We might be a red city, but how green are our councillors? Manchester Friends of the Earth have reached out to all of Manchester’s prospective candidates to find out how highly they prioritise the environment ahead of tomorrow’s election.
Having contacted all candidates across six parties standing in Manchester for election this week, the environmental action group asked for our representatives’ views on topics like pavement parking, speed limits and cycle investment.
Results showed that almost all councillors support tough action on cutting down air pollution across Greater Manchester, while almost nine in ten back the campaign to make their local authority declare itself ‘frack free’.
Ali Abbas, Manchester Friends of the Earth co-ordinator said: “We wouldn’t dream of telling people which way to vote, but everyone has a right to know where candidates stand on key issues that affect our health and the environment we depend on.
“As last week’s Supreme Court decision on air pollution shows, we will need urgent action from our newly elected politicians to improve air quality and tackle climate change.”
While almost all respondents to the survey keenly supported action on air pollution, the issue of fracking divided Manchester councillors, with not a single Tory or Ukip respondent agreeing with the call to make their local authority ‘frack free’ – a stark contrast from the complete support from TUSC prospective candidates.
Devo Manc was also a divisive topic even among party members, with a third of Labour candidates supporting a referendum compared to the two thirds who opposed the plans.
Issues like £20 per head cycle investment drew little support from Conservative (33%) and Ukip (50%) councillors, while other parties – boasting rates of 70%+ – were more supportive of the ideas.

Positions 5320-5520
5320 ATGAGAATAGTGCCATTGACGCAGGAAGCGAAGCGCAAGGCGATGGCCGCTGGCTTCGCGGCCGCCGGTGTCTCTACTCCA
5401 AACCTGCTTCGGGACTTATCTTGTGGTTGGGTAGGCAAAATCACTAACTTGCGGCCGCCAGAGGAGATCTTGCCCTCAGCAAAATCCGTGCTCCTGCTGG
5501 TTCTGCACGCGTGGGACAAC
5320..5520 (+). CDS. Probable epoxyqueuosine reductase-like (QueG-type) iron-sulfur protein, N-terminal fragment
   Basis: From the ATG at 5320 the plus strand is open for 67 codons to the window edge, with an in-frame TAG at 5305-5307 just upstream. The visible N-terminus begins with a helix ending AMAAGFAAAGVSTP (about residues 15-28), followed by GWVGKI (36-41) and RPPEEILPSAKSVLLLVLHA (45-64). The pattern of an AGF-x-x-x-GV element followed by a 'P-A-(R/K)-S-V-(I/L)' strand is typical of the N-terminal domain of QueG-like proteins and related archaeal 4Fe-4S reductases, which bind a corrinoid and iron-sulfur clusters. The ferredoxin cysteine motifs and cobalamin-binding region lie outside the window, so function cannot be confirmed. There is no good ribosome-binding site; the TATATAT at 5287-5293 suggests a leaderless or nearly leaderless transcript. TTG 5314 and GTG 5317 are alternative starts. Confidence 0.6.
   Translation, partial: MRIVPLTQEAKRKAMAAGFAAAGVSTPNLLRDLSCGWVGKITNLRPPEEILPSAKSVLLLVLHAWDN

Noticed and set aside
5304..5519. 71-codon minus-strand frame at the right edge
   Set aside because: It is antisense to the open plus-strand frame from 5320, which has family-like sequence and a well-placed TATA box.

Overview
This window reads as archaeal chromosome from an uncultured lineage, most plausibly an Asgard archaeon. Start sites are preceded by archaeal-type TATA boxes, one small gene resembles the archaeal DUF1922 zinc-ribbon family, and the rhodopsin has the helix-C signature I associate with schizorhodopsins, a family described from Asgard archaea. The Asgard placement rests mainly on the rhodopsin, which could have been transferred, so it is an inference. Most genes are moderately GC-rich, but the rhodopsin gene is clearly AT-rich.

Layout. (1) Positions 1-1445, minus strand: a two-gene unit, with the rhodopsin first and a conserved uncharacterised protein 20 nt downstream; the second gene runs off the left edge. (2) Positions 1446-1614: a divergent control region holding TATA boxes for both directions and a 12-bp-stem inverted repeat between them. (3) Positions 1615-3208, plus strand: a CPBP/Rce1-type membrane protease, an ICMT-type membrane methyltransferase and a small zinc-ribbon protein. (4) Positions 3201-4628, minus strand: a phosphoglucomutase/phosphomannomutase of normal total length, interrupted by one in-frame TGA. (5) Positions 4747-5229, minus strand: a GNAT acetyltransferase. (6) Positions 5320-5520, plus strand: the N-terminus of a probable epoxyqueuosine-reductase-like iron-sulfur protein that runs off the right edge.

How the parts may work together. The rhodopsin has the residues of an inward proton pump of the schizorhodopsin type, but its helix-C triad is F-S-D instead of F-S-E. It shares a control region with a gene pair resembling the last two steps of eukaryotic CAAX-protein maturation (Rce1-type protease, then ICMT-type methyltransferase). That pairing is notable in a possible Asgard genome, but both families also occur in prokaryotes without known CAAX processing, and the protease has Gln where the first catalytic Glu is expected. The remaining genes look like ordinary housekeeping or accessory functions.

The group are urging all of the Manchester electorate who care about the environment to use their vote on Thursday wisely by choosing their local councillor based on how much they care about the planet.
Manchester Friends of the Earth spokesperson Pete Able commented on the results: “It’s disappointing. Part of the problem is that there’s no requirement for candidates’ contact details to be published.
“Out of just over 1000 candidates, we were able to contact 460, who we emailed and tweeted regularly. They were all given an equal chance to respond to the survey.
“If you look at the few respondents from the Conservatives and Ukip, they largely agree with the statements. The questions weren’t actually all that ‘out there’, and there was always a ‘don’t know’ option.”
DIVISIVE: The survey’s questions on fracking drew mixed responses from participants across six parties (© Mike Kneic, with thanks)
Within the survey responses, some councillors across Manchester from within the same party disagreed internally on the issues – something Mr Able said represented the non-partisan nature of the research.
Defending the poor response rates of their councillors, a Ukip spokesperson said: “Election candidates get a huge number of requests to complete surveys, questionnaires, petitions and the like.
The Conservative Party could not be reached for a comment.
Image courtesy of Mike Kneic, with thanks